How one ‘momtrepreneur’ gave the brown bag the sack — and made a million bucks
Kelly Lester’s first love is acting — she’s appeared in movies, on stage and in television shows such as “The Young and the Restless” and “Criminal Minds” — but for nearly 20 years, she’s been a one-woman show off-camera, developing popular products for the home.
Her latest endeavor, genius in its simplicity, grossed more than $1.6 million last year and became a best-seller on Amazon.com. The product? Lunchboxes.
“I love thinking of ideas and finding a market for products that can improve people’s lives,” she said. “That’s very fulfilling.”
The Woodland Hills resident launched EasyLunchboxes in 2009 to sell compartmentalized, BPA-free plastic lunchboxes, mini dip and sauce containers, and lunch bag coolers. She said she developed the idea because packing lunches for her three daughters was so stressful.
“Once I figured out what I wanted to pack for them, it was a big struggle to fit it all into different lunch bags and containers,” she said. “Every night was annoying.”
The prototype already existed. The UCLA grad just tweaked it and put her own spin on it. The lunchboxes — simple, rectangular, unadorned except for lids that come in a variety of colors — are safe for the dishwasher, freezer and microwave.
“It’s great for people with allergies, dietary restrictions and people who are kosher,” she said. “The lids are easy to open, so it’s great for small children and people with disabilities.”
Her products have become the No. 1-selling lunchboxes on Amazon since 2011, have been featured in a book, and have gained her the respect and admiration of lunch-packers everywhere.
“This was supposed to be my side job,” said Lester, 53. “But running a business is never a side job. It’s become my full-time job.”
The fact that she doesn’t have an MBA or a formal background in business didn’t set her back. Armed only with Google, Lester learned how to get her products made in a factory in China, and where and how to sell them. Too bad she had no budget left for marketing.
“It forced me to become creative and get out there every day and communicate with people who need this kind of product,” Lester said.
She set up social media pages and gave away the lunchboxes to bloggers, asking them to review her products. It became a grass-roots effort that still pays off today. According to Lester, about 90 percent of her sales come from the social media site Pinterest.
Not that everything has gone as planned. Twice, the factory in China producing her lunchboxes shut down because of a power failure. The second time occurred during a critical back-to-school sales period, and she was out of stock for a month and a half.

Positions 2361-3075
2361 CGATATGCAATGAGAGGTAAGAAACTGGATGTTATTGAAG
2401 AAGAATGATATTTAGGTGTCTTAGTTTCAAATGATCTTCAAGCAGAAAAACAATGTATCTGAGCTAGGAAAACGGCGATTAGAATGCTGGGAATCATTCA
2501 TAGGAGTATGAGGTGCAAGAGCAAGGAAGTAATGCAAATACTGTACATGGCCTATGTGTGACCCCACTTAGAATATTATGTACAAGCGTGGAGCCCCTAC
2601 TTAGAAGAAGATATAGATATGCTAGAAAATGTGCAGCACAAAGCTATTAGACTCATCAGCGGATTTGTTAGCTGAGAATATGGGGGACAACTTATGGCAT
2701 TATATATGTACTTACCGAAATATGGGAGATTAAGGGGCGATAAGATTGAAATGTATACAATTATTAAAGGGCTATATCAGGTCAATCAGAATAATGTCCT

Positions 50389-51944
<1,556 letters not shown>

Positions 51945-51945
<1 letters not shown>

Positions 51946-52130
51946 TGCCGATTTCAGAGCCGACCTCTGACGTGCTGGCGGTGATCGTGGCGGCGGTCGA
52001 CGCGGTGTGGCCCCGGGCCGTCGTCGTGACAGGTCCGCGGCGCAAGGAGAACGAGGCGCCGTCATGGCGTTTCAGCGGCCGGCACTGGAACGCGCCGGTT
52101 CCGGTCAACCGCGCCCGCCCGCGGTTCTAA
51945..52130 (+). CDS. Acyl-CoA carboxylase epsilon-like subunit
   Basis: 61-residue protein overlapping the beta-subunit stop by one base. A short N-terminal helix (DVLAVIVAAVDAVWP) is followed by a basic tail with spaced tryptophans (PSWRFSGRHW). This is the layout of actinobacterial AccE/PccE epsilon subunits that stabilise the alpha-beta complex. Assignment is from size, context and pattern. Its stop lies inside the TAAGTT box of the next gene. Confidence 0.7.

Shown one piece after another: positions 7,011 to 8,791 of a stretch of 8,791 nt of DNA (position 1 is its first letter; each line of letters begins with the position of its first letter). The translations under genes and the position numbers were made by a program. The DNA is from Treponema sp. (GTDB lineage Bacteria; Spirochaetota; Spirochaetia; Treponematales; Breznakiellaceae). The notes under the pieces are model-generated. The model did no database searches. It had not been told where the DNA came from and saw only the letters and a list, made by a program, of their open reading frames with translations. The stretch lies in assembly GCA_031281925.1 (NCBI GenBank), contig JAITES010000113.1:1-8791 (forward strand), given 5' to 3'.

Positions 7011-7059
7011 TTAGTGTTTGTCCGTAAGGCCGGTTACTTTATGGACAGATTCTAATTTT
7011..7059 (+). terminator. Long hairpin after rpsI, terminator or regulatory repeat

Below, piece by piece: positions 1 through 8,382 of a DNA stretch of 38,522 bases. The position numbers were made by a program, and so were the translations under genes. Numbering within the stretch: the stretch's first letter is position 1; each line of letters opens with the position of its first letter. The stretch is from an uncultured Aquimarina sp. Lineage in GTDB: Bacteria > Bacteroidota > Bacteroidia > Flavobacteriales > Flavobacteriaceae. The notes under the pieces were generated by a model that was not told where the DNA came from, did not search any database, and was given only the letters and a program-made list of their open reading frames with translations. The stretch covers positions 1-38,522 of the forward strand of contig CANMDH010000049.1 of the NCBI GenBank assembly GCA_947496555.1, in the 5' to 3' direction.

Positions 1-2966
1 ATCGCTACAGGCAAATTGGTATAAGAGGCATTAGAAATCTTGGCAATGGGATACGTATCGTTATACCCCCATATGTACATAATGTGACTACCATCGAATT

“My fans waited, and customers were very patient. I kept saying, ‘I’m sorry, here’s what happened,’ and I caught them when they came back in,” she said.
Getting onto the Fulfillment by Amazon program has helped her company’s success. Her products are shipped from Amazon’s warehouse, and the company — which invited her to speak to reporters at the official Amazon warehouse this past Cyber Monday after Thanksgiving — takes a percentage of the sales.
Last year, Lester’s efforts were rewarded when she was featured in a “Cooking With Trader Joe’s” cookbook, which shows readers how to pack a variety of lunches using groceries from the store. With the help of her blogging friends, she included different combinations of foods to put into her lunchboxes, such as vegan burgers, reuben pasta salad and muffins.
One of those collaborators was Laura Fuentes of MOMables, a Web site that promotes healthy school lunch ideas.
“Kelly is just fantastic when it comes to promoting other people’s work in her containers,” she said. “And she has gone beyond, ‘I just sell a container.’ ”
The work of Corey Valley, owner of the Family Fresh Meals food blog, also appeared in the book. She said that, thanks to EasyLunchboxes, more people are packing and, therefore, eating healthier: “Kelly seems genuinely concerned about helping people feed their families better and making the lunch-packing experience easier.”
This isn’t Lester’s first foray into the business world. In 1994, she was inspired to decorate light-switch covers, which she said were “beige and boring.” She taught herself graphic design and Photoshop, and cut pictures out of magazines to paste onto the covers.
By the end of a 12-year run, when she sold the company, she was licensing art from greats like Andy Warhol and Van Gogh and had more than 300 different designs in circulation.
This “momtrepreneur,” who has been married to actor Loren Lester for 25 years, won’t slow down anytime soon. Her next goal is to combine EasyLunchboxes with her original career ambition, acting, and host her own Web series about packing lunches. She wants to showcase the people she’s worked with throughout the years and demonstrate how to create simple, healthy lunches for adults and children. On the side, she’s working on a solo Doris Day show for the stage and blogs on her personal Web site, KellyLester.com.
Right now, Lester enjoys what she does and is glad that she can balance EasyLunchboxes and her business activities with her personal life.
“I think I’ve set a great example for my daughters and showed them that you can accomplish so many different things,” she said. “They know how much hard work goes into something. You can be a successful business owner in your PJ’s, right from your den.”
Some of Lester’s compartmentalized containers filled with assorted foods. Photos courtesy of Kelly Lester
Main photo: Kelly Lester with some of her EasyLunchboxes